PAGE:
U.S. Students Fail AP Tests as College Testing Portal Lacks Support for iPhone Photos

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COVID-19 pandemic has changed the way we live our lives. Some of the workforces have shifted to work remotely while other businesses like restaurants are leaning on technology to facilitate takeaway. Even Educational institutions have moved to online arrangements and students are allowed to take the test online. Apparently, the college board websites do not support iPhone’s HEIC format and have caused a big problem for the students.

A high school senior in LA, Nick Bryner was in shock after a photo of his written answer taken by the iPhone crashed the testing portal. The student had reportedly spent hours completing his test but the test portal stopped responding after he uploaded a photo taken on iPhone. The worst part is that the website got stuck on the loading screen and Bryner ran out of time. The result? Bryner failed the test and is expected to retake the same in the next weeks.

Apparently Bryner is not the only one who faced this issue. Many high school students across the U.S. had a harrowing experience while uploading their test answers using an iPhone. Students are required to write long-form answers for AP exams. They can either type the answers or take a photo of the handwritten answer. The College Board only accepts JPG, JPEG, and PNG formats.

HEIC is the default format for images on newer Android phones and iPhones. Typically, HEIC files are smaller than JPEG without compromising on the quality. Apparently the issue was very common and forced the school’s AP program to send an email to students that asked them to convert HEIC files before submitting.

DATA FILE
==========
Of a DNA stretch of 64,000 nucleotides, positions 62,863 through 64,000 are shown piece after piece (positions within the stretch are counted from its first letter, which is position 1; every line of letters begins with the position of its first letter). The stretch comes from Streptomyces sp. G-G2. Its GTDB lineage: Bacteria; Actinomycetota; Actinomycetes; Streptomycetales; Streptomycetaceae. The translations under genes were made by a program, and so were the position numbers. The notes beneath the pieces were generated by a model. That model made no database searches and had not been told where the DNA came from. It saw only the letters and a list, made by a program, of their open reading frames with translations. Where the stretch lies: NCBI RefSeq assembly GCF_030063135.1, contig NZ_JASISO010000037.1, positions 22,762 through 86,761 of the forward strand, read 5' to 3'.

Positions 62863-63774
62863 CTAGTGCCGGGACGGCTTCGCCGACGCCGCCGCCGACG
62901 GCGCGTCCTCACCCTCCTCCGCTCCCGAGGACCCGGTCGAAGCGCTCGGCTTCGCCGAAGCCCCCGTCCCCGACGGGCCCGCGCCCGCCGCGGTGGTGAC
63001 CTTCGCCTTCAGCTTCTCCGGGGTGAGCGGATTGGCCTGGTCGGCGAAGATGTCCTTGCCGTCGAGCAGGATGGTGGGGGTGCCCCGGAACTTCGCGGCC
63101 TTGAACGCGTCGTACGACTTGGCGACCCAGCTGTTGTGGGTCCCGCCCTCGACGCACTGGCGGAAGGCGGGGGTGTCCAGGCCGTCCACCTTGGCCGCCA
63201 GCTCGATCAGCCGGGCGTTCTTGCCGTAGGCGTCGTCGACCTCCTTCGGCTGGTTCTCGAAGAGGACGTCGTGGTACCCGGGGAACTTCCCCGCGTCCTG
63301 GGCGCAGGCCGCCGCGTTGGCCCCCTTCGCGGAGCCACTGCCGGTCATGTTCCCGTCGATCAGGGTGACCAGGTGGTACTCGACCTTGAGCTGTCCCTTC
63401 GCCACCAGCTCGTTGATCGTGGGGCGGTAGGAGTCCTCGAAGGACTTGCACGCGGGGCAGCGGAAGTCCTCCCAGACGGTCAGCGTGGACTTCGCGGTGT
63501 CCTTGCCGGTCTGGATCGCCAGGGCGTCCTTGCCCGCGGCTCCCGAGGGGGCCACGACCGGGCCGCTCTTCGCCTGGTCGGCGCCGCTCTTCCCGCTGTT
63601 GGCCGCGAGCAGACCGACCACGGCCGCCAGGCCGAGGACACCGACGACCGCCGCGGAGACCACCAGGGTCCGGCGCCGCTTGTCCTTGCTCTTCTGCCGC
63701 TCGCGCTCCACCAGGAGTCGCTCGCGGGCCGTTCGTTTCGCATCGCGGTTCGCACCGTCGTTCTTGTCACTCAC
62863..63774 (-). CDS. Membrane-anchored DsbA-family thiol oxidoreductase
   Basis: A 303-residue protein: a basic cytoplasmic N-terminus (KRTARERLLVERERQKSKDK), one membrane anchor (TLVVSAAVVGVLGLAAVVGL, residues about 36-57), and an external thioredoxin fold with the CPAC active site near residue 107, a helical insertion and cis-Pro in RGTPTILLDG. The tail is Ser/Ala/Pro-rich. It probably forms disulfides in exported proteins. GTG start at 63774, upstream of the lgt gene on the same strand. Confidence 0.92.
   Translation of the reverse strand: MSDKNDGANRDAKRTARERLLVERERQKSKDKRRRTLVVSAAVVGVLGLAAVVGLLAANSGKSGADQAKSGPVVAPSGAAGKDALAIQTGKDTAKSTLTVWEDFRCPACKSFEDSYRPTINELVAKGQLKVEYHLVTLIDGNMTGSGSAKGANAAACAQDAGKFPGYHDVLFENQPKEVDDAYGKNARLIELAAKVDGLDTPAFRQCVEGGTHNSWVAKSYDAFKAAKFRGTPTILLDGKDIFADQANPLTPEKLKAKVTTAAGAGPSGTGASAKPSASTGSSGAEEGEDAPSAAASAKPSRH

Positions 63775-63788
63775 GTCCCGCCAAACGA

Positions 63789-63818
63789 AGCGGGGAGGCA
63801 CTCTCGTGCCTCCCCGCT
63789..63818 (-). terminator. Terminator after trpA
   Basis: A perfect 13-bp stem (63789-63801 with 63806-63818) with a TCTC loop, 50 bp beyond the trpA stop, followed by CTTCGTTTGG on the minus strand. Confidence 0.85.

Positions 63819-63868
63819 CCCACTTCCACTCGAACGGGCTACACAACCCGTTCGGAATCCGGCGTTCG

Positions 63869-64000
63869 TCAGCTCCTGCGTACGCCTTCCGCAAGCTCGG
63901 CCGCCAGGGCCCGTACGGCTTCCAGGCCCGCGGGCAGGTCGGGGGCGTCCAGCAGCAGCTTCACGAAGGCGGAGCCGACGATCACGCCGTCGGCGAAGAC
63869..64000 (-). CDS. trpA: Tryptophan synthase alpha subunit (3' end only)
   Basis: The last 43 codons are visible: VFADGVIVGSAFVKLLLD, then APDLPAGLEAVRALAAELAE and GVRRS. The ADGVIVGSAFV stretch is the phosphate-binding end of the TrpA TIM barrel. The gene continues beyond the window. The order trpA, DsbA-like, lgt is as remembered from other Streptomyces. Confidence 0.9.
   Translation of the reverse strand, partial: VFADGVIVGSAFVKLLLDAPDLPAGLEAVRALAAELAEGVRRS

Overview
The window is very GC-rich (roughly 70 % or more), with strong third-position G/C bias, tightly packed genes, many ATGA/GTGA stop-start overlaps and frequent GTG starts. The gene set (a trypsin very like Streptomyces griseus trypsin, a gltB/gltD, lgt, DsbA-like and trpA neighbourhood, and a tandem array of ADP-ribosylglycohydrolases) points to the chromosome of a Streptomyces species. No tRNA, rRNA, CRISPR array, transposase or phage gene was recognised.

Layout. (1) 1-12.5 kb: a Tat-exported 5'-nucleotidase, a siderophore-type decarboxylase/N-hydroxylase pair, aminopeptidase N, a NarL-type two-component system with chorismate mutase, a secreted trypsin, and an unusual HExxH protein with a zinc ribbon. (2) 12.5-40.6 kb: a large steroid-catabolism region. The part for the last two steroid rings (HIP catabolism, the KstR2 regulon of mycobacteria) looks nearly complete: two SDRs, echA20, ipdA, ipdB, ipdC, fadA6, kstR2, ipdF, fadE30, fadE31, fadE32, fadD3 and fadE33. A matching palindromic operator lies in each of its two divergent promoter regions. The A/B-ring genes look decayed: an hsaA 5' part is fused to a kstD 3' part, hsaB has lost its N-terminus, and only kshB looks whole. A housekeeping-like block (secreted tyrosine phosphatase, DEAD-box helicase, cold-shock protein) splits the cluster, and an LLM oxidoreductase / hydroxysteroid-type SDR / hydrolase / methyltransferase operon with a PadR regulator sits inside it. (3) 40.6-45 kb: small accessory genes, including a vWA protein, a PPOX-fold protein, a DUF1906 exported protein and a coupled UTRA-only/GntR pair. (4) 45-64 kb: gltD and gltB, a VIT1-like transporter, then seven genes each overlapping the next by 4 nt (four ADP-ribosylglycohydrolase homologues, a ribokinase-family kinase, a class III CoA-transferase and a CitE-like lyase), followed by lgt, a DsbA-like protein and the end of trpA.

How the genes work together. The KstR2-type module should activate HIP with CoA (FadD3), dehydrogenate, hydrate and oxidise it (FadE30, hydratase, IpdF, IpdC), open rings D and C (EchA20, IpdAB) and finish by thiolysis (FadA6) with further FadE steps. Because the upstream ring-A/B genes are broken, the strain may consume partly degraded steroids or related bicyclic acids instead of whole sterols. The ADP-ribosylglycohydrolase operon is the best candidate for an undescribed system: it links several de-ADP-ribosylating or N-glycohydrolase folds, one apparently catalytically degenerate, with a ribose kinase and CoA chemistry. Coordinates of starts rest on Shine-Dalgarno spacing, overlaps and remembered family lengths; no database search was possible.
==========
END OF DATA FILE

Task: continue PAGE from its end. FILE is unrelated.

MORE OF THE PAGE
Due to the technical shortcomings, students in the number of thousands will not have to take the restest. This also means they have to work for another three weeks. The college board advised students to change file format on iOS/iPadOS by going to Settings>Camera>Formats> Select Most Compatible. You can also follow this guide to easily convert HEIC photos to JPEG on iPhone, Mac, or Windows.

Our Take

It goes without saying that educational institutions and even tech companies are struggling to adapt to the current situation. Perhaps this is one more reason why educational institutes should make sure that the testing portal is duly tested before asking students to take tests.

[via The Verge]